Street Price: 

$31
Ahead Signature Series Lars Ulrich Drum Sticks

At publication time these were the Highest Rated Nylon Tip Drumsticks.

The Lars Ulrich Signature sticks are made of aluminum.

They have replaceable covers and tips over an alloy core.

This gives these synthetic drumsticks 50 percent less shock and 10 percent more rebound when compared to wooden drumsticks.

Specifications

  • Tip Material: Nylon
  • Weight: 2.29 oz
  • Diameter: 0.595"
  • Length: 16 1/4"
  • Taper: Long

Pros
These sticks are highly customizable, have a unique feel, and have interchangeable parts unlike regular drum sticks. They are not disposable and you won't break them like wood sticks.

Cons
Some have reported these to feel heavier than wooden drumsticks. Also, they are more expensive than their wooden counterparts - fortunately metal sticks don't break.

Overall
If you can afford the extra price for modern technology and play primarily heavy types of music, these might be the sticks for you.

The Best Drum Brushes

Drum brushes are used for softer playing at low volumes. While distinct from sticks, they’re an important part of every drummers tool kit. They’re great in jazz, pop, and even Latin music and more, the only real limit is your imagination!.

Promark PMBRM Large Broomsticks

92
GEARANK

92 out of 100. Incorporating 150+ ratings and reviews.

Street Price: 

$18
Promark Large Broomsticks PMBRM

A company owned by D'addario since 2011, Promark has been developing and distributing various kinds of drumsticks for over 50 years now, and the brand has been endorsed by big names like Ringo Starr, Phil Collins, Neil Peart and more.

The Promark Large Broomsticks are an interesting hybrid sitting between brushes and drumsticks.

They have less attack than regular drumsticks, while having more volume than standard brushes.

The design is pretty straightforward, each strand is crafted from actual broomcorn and joined together via adjustable O-rings that let you change the spread of the bristles.

Specifications

  • Tip Material: Broomcorn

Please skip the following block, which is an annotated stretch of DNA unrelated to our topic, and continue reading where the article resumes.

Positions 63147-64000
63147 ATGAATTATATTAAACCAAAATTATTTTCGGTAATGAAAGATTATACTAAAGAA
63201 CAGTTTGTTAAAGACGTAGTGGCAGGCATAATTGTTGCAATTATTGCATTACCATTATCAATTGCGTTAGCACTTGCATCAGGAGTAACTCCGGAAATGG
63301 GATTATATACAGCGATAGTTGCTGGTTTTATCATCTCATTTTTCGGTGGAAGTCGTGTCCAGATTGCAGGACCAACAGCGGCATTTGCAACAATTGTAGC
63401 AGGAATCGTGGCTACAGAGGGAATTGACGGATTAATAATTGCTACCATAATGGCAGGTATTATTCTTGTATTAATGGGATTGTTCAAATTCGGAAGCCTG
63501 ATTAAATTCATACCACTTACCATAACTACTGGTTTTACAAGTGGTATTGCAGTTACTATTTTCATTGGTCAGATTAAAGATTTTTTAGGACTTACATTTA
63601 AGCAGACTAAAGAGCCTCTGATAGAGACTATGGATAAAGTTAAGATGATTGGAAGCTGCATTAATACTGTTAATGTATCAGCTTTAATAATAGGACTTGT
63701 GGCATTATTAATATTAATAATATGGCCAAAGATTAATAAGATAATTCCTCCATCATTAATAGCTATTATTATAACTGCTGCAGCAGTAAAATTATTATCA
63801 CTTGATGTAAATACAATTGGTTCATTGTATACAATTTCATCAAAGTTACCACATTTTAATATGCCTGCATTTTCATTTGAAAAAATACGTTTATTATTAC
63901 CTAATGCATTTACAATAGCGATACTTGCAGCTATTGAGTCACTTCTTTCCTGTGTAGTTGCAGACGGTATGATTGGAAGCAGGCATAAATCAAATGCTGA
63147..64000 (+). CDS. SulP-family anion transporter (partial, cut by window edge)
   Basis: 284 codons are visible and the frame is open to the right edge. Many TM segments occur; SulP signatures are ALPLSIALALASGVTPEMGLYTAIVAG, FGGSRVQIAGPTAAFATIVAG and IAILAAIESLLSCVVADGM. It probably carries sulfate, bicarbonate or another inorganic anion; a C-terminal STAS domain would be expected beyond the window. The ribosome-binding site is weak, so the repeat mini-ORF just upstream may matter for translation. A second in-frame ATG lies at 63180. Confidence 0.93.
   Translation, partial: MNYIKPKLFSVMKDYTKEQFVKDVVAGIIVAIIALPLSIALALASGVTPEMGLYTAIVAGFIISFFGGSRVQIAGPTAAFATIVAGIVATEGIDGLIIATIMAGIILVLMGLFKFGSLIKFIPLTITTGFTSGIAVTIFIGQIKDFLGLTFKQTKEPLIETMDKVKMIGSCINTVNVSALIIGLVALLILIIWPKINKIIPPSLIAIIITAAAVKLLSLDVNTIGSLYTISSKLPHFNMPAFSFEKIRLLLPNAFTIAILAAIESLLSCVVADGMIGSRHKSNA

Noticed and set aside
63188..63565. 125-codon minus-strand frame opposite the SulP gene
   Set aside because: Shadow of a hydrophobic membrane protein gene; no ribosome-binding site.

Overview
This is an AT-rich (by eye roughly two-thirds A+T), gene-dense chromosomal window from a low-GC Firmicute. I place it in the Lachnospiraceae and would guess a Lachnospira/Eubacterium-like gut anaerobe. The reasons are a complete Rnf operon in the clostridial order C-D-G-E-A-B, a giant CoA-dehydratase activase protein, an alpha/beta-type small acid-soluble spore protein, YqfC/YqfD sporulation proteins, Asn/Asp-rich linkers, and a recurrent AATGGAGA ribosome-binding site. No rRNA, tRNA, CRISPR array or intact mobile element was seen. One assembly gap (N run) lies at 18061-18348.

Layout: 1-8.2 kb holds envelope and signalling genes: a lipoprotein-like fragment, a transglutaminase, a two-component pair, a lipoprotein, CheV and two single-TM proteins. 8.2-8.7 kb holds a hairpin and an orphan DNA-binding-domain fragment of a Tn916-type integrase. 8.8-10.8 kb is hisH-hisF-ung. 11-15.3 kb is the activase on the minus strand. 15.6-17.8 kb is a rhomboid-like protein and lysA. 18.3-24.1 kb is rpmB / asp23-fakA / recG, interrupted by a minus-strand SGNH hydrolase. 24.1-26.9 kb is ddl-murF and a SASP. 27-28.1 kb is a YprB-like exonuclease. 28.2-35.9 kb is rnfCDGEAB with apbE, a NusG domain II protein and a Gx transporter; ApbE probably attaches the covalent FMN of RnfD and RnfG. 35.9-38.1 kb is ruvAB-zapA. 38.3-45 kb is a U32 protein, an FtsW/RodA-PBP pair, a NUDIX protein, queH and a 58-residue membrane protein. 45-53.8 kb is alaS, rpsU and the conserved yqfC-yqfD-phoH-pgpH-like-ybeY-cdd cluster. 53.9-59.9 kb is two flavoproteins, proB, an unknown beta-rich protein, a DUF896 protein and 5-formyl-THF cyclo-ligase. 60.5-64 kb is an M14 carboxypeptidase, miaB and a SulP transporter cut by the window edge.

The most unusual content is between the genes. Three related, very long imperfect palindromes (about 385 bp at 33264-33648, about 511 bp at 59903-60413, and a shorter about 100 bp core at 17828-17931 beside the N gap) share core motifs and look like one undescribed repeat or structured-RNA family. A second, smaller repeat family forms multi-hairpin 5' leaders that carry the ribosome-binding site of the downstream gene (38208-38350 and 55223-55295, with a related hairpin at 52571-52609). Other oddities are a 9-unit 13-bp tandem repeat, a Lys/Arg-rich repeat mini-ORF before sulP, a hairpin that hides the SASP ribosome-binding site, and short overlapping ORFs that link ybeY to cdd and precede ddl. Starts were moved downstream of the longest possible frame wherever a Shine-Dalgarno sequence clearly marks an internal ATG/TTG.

• Weight: 4.6 oz
  • Diameter: 1”
  • Length: 14.5”
  • Taper: Not Applicable

Pros
Many users appreciate the uniqueness of the Promark Large Broomsticks, both in functionality and sound. Drummers appreciate how they work well both with regular drums and cajon, and there are plenty of reports of them doing a great job with more quieter styles like jazz, blues and the like. Some comment that this stick/brush hybrid sounds best in more intimate settings.

Cons
It's not quite a stick and it's not quite a regular brush, so some say that it's not a substitute for either. Some users reported it being too light to produce enough volume unless your drums are miked up well. There are also a few who note that these are not meant to be played hard, as they tend to fall apart.

Overall
If you're looking to expand you're sonic palette, and you're willing to take on something that plays and sounds distinct, then do check these out.

Vic Firth Steve Gadd Wire Brush

94
GEARANK

94 out of 100. Incorporating 425+ ratings and reviews.

Street Price: 

$24
Vic Firth Steve Gadd Wire Brush

Steve Gadd is arguably one of the most sought-after session drummers in the world, having played in the studio for a diverse range of musicians such as Simon & Garfunkel, Steely Dan, Eric Clapton, and James Taylor. So it's only fitting that his signature Vic Firth brush is doing well in the market.

An interesting feature of this brush set is that the wire is actually angled, which helps to keep your brushes from snagging on (fresh) coated drum heads. Essentially, they angled the wire only in the last ¾” of the playing end of the brush.

So you still get the same feel as a normal set of brushes, without having to worry about snags. Even better, you still retain a traditional tone.

The Vic Firth Steve Gadd Wire Brush set also uses a rubber handle. The rubber handles help to prevent your hand from slipping off the handle while playing.

Specifications

  • Tip Material: Wire
  • Weight: Not Specified
  • Diameter: 0.530”
  • Length: Not Specified

Pros
Most users appreciate the angled brush ends, which allow for articulation that would be harder to get with regular brushes. There are also no questions about quality, in fact there are many praises from the quality of the bristles to their adjustability.

Cons
The price may be on the higher side for some, but most of those who bought it are very happy with their investment. Also, a few found that the angled part of the brushes made it hard for the wires to retract completely into the handle.

Overall
If you're looking for nothing less than the best wire brushes for drums, then get these.

The Best Drum Mallets

Mallets expand your tonal range by allowing for a softer attack than sticks but provide more impact than brushes.

Vic Firth 5ADT Dual Tone 5A Drum Sticks/Mallets

91
GEARANK

91 out of 100. Incorporating 150+ ratings and reviews.

Street Price: 

$19
Vic Firth 5ADT Dual Tone 5A Drum Sticks/Mallets